To make things a bit more confusing, companies, products and services may have the same name from time to time. For instance, there’s Pandora, the jewelry company, and Pandora, the music streaming service. This may seem to contradict the Coke example, but these two entities are in vastly different industries, so there’s no cause to believe a consumer would confuse one with the other when making a purchasing decision.
Having a registered trademark from the federal government offers you protections that a state-level registration cannot. It allows you to bring legal action against another company that is using your registered mark. For instance, if you discover a business is using your federal registered mark in another state, you can send them a cease and desist letter or file legal action against them.
A trademark can be registered by you or an intellectual property attorney. Some companies offer this service as well. You can do an initial search in TESS, the Trademark Electronic Search System.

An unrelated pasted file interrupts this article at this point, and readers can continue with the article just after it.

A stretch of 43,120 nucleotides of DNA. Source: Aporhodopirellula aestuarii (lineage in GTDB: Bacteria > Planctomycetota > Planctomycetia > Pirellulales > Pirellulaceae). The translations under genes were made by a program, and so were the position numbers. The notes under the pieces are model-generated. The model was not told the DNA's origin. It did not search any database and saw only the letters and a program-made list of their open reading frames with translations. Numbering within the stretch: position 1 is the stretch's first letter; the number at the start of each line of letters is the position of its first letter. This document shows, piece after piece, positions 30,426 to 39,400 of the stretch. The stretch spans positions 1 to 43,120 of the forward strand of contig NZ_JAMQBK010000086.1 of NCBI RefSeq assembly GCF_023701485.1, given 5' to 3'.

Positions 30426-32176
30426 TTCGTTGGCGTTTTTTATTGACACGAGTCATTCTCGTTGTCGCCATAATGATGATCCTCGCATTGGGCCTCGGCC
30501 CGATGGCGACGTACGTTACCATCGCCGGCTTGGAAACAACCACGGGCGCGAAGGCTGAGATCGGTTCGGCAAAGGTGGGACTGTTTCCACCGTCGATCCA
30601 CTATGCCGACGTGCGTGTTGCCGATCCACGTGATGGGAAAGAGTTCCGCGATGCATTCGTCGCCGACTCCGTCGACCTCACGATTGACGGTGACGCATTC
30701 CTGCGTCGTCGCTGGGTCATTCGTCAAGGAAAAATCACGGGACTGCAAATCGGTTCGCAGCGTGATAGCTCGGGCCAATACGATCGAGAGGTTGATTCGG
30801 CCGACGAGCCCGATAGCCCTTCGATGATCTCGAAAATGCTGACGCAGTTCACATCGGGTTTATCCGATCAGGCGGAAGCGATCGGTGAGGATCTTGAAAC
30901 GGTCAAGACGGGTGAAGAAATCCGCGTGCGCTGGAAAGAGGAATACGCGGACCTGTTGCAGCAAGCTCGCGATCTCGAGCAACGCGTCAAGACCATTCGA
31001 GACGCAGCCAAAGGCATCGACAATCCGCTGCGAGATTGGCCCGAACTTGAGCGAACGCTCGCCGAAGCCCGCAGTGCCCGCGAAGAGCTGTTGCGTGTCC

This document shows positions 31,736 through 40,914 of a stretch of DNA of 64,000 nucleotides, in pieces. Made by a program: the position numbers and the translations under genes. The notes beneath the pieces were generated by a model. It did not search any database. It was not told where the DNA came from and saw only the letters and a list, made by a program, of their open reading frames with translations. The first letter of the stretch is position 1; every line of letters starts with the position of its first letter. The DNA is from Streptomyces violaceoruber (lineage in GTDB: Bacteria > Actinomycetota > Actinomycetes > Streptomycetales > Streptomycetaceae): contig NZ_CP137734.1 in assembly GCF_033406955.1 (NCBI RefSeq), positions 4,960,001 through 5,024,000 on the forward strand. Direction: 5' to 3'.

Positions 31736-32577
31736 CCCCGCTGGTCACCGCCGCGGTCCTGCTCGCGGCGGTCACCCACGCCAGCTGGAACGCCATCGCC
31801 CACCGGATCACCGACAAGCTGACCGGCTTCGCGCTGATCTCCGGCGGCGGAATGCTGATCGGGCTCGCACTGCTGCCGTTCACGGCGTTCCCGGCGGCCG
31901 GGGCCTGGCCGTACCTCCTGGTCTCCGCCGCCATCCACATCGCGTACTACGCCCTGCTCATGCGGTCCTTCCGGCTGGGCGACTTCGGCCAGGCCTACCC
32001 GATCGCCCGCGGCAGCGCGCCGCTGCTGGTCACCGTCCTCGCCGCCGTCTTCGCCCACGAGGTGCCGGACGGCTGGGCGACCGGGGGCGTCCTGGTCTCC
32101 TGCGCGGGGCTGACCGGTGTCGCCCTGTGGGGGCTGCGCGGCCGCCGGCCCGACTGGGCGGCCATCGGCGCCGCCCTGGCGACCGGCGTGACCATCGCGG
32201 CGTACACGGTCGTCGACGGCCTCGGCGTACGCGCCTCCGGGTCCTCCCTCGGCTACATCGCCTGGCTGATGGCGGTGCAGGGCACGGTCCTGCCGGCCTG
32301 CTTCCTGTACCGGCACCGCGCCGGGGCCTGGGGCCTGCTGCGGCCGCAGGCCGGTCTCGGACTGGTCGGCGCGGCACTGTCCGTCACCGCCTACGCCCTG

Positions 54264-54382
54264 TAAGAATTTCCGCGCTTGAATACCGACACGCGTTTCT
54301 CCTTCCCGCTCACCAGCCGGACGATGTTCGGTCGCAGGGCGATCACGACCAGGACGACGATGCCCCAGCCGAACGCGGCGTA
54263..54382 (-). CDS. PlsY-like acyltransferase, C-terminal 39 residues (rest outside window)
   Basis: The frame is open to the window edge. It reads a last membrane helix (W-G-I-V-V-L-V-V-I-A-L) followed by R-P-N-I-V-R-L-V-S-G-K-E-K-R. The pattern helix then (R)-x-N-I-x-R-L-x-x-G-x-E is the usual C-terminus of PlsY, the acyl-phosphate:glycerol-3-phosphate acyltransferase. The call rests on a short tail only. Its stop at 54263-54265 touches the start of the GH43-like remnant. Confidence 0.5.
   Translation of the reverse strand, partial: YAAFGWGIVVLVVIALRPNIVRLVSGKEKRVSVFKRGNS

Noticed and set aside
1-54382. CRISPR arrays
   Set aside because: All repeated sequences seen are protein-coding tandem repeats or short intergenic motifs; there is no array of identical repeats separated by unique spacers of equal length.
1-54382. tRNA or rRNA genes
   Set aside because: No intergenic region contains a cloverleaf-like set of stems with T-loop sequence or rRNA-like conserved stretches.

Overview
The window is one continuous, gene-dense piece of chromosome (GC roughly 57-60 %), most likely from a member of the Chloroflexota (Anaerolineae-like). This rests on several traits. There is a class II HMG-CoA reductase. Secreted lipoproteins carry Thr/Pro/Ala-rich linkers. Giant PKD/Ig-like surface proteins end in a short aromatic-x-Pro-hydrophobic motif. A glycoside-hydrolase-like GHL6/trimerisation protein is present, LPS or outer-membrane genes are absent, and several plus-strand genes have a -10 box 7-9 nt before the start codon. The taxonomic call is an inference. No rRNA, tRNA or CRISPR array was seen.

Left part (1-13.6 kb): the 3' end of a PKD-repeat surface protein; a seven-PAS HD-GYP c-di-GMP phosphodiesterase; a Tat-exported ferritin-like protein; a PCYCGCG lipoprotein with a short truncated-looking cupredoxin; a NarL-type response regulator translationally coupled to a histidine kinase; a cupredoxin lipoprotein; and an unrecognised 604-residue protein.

So, what can be trademarked?
Letters and words, logos, pictures, combinations of words and logos, slogans, colors, product shapes and sounds can be all be trademarked. For example, the distinctive pink of Owens-Corning’s insulation is trademarked as is the three-tone chime of NBC.
There are trademark rights that are also common law, existing beyond those protected in statute. This provides you some protection of your mark within your own state’s borders, even if someone else had it registered in another state. Unless they had a federal registration, of course.
Because a federally registered trademark is national in scope, it has certain benefits, including the ability to recover damages for infringement as well as attorney fees. You are granted the right to use the ® symbol, clearly demonstrating ownership and ease of discovery in searches, preventing others from using similar marks.